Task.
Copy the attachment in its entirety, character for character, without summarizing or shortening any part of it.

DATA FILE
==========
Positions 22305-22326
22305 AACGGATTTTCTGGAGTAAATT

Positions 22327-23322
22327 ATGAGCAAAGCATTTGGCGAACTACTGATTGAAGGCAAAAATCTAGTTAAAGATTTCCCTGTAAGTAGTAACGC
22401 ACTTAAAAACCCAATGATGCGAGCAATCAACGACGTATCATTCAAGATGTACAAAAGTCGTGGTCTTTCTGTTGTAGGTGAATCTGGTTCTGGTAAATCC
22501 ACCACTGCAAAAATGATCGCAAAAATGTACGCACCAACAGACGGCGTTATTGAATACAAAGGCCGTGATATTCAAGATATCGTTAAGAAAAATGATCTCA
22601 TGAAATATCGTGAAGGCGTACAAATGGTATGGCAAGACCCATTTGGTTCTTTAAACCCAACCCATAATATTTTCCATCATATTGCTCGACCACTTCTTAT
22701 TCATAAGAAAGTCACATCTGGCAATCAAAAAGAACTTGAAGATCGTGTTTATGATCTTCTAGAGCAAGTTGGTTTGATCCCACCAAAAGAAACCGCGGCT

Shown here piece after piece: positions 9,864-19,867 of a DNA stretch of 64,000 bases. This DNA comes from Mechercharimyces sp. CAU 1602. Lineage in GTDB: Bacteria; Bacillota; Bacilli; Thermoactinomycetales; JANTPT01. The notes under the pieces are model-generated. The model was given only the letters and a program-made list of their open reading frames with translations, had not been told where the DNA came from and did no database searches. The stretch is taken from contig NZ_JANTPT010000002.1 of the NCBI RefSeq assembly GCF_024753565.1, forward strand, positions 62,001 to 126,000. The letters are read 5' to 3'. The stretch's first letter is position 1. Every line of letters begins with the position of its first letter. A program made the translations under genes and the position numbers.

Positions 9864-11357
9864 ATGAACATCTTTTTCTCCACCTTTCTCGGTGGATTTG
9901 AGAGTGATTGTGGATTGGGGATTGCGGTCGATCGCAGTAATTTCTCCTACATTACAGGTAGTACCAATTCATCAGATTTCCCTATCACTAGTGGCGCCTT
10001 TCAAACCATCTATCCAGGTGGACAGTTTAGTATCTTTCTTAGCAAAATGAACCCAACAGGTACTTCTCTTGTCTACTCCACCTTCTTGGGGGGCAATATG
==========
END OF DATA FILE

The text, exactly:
Positions 22305-22326
22305 AACGGATTTTCTGGAGTAAATT

Positions 22327-23322
22327 ATGAGCAAAGCATTTGGCGAACTACTGATTGAAGGCAAAAATCTAGTTAAAGATTTCCCTGTAAGTAGTAACGC
22401 ACTTAAAAACCCAATGATGCGAGCAATCAACGACGTATCATTCAAGATGTACAAAAGTCGTGGTCTTTCTGTTGTAGGTGAATCTGGTTCTGGTAAATCC
22501 ACCACTGCAAAAATGATCGCAAAAATGTACGCACCAACAGACGGCGTTATTGAATACAAAGGCCGTGATATTCAAGATATCGTTAAGAAAAATGATCTCA
22601 TGAAATATCGTGAAGGCGTACAAATGGTATGGCAAGACCCATTTGGTTCTTTAAACCCAACCCATAATATTTTCCATCATATTGCTCGACCACTTCTTAT
22701 TCATAAGAAAGTCACATCTGGCAATCAAAAAGAACTTGAAGATCGTGTTTATGATCTTCTAGAGCAAGTTGGTTTGATCCCACCAAAAGAAACCGCGGCT

Shown here piece after piece: positions 9,864-19,867 of a DNA stretch of 64,000 bases. This DNA comes from Mechercharimyces sp. CAU 1602. Lineage in GTDB: Bacteria; Bacillota; Bacilli; Thermoactinomycetales; JANTPT01. The notes under the pieces are model-generated. The model was given only the letters and a program-made list of their open reading frames with translations, had not been told where the DNA came from and did no database searches. The stretch is taken from contig NZ_JANTPT010000002.1 of the NCBI RefSeq assembly GCF_024753565.1, forward strand, positions 62,001 to 126,000. The letters are read 5' to 3'. The stretch's first letter is position 1. Every line of letters begins with the position of its first letter. A program made the translations under genes and the position numbers.

Positions 9864-11357
9864 ATGAACATCTTTTTCTCCACCTTTCTCGGTGGATTTG
9901 AGAGTGATTGTGGATTGGGGATTGCGGTCGATCGCAGTAATTTCTCCTACATTACAGGTAGTACCAATTCATCAGATTTCCCTATCACTAGTGGCGCCTT
10001 TCAAACCATCTATCCAGGTGGACAGTTTAGTATCTTTCTTAGCAAAATGAACCCAACAGGTACTTCTCTTGTCTACTCCACCTTCTTGGGGGGCAATATG